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Radiation from disaster detected off Japan`s coast

Radioactive contamination from the Fukushima power plant disaster has been detected as far as almost 643 kilometers off Japan in the Pacific Ocean.

Salt Lake City: Radioactive contamination from
the Fukushima power plant disaster has been detected as far as almost 643 kilometers off Japan in the Pacific Ocean, with
water showing readings of up to 1,000 times more than prior
levels, scientists reported.

But those results for the substance cesium-137 are far
below the levels that are generally considered harmful, either
to marine animals or people who eat seafood, said Ken
Buesseler of the Woods Hole Oceanographic Institution.

He spoke yesterday in Salt Lake City, Utah, at the annual
Ocean Sciences Meeting, attended by more than 4,000
researchers this week.

The results are for water samples taken in June, about
three months after the power plant disaster, Buesseler said.

In addition to thousands of water samples, researchers also
sampled fish and plankton and found cesium-137 levels well
below the legal health limit.

"We`re not over the hump" yet in terms of radioactive
contamination of the ocean because of continued leakage from
the plant, Buesseler said in an interview before Tuesday`s
talk. He was chief scientist for the cruise that collected the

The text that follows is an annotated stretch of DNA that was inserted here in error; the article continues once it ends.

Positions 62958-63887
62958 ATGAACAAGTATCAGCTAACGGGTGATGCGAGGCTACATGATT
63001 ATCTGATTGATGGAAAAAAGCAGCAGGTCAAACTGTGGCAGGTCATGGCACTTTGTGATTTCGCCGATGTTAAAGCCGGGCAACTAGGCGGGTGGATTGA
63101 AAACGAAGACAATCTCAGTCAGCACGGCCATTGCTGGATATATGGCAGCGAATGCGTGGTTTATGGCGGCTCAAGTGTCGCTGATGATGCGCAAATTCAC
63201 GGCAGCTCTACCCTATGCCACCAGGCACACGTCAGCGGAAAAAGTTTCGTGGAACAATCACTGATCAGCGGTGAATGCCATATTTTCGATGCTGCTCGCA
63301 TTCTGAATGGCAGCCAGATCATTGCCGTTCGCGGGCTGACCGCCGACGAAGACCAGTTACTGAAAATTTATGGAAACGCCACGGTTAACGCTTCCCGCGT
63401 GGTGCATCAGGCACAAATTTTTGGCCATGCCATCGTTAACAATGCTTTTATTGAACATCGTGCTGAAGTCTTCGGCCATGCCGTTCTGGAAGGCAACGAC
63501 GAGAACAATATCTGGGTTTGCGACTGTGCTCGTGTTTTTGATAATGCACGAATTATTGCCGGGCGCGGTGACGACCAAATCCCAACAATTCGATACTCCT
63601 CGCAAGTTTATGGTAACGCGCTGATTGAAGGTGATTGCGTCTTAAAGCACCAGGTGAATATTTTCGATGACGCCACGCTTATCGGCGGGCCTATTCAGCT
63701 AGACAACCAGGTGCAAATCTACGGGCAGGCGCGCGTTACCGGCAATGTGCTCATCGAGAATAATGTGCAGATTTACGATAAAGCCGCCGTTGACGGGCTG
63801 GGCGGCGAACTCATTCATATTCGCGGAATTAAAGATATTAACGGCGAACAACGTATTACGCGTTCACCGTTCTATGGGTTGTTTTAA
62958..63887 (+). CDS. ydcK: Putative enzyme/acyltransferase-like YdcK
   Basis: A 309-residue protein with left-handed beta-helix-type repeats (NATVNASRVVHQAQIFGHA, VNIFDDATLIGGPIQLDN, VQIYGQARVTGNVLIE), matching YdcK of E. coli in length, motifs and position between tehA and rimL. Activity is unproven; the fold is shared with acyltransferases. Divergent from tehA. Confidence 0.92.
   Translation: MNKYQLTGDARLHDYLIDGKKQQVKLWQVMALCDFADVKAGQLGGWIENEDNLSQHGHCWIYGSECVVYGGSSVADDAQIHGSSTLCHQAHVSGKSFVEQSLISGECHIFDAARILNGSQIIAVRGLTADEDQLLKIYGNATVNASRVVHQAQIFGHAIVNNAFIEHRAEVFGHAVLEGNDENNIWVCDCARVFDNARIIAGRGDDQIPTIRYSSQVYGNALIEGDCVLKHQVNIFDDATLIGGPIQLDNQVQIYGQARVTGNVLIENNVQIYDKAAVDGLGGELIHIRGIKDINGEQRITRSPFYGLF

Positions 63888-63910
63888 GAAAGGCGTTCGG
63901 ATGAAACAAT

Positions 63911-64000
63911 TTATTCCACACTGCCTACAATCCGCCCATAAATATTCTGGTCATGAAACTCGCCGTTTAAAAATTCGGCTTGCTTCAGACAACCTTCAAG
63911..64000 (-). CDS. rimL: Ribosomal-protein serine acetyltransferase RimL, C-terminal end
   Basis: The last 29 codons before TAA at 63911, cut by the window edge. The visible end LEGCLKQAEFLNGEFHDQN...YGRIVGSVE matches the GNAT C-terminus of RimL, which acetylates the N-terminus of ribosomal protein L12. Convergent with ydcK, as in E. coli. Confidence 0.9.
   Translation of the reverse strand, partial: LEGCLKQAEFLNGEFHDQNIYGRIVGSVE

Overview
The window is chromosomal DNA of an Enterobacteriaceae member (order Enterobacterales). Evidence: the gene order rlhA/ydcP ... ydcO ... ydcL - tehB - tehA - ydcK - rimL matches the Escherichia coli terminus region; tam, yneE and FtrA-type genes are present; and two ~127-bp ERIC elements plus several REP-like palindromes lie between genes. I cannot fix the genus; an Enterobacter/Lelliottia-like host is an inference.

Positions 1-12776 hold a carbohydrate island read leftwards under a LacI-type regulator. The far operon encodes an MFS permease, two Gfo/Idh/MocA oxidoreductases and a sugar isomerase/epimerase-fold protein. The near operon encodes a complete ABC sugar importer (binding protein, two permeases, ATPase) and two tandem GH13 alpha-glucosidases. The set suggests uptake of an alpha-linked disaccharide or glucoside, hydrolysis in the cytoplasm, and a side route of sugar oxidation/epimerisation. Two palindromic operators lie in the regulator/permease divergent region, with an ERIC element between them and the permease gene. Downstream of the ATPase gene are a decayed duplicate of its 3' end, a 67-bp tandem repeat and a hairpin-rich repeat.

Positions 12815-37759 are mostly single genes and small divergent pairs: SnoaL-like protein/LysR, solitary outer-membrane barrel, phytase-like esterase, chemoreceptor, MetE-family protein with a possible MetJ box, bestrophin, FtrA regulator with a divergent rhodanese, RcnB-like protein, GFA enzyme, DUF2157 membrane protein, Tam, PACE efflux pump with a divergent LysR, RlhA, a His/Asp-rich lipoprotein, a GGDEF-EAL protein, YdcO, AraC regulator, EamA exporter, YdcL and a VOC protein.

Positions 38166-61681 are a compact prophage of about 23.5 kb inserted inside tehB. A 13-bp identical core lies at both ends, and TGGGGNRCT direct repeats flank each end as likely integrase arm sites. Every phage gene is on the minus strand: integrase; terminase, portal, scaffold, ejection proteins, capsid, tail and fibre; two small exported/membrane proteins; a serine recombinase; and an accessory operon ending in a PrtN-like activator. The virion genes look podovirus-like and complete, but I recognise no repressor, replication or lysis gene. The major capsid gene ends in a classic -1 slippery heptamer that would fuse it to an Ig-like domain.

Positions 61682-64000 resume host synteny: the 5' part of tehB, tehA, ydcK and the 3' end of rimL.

The ship sampled water from about 32 kilometers about 400
miles off the coast east of the Fukushima plant.

Concentrations of cesium-137 throughout that range were 10 to 1,000 times normal, but they were about one-tenth the levels generally considered harmful, Buesseler said.

Cesium-137 wasn`t the only radioactive substance released
from the plant, but it`s of particular concern because of its
long persistence in the environment. Its half-life is 30

The highest readings last June were not always from
locations closest to the Fukushima plant, Buesseler said.
That`s because swirling ocean currents formed concentrations
of the material, he said.

Most of the cesium-137 detected during the voyage probably
entered the ocean from water discharges, rather than
atmospheric fallout, he added.
Hartmut Nies of the International Atomic Energy Agency
said Buesseler`s findings were not surprising, given the
vastness of the ocean and its ability to absorb and dilute

"This is what we predicted," Nies said after Buesseler
presented his research.


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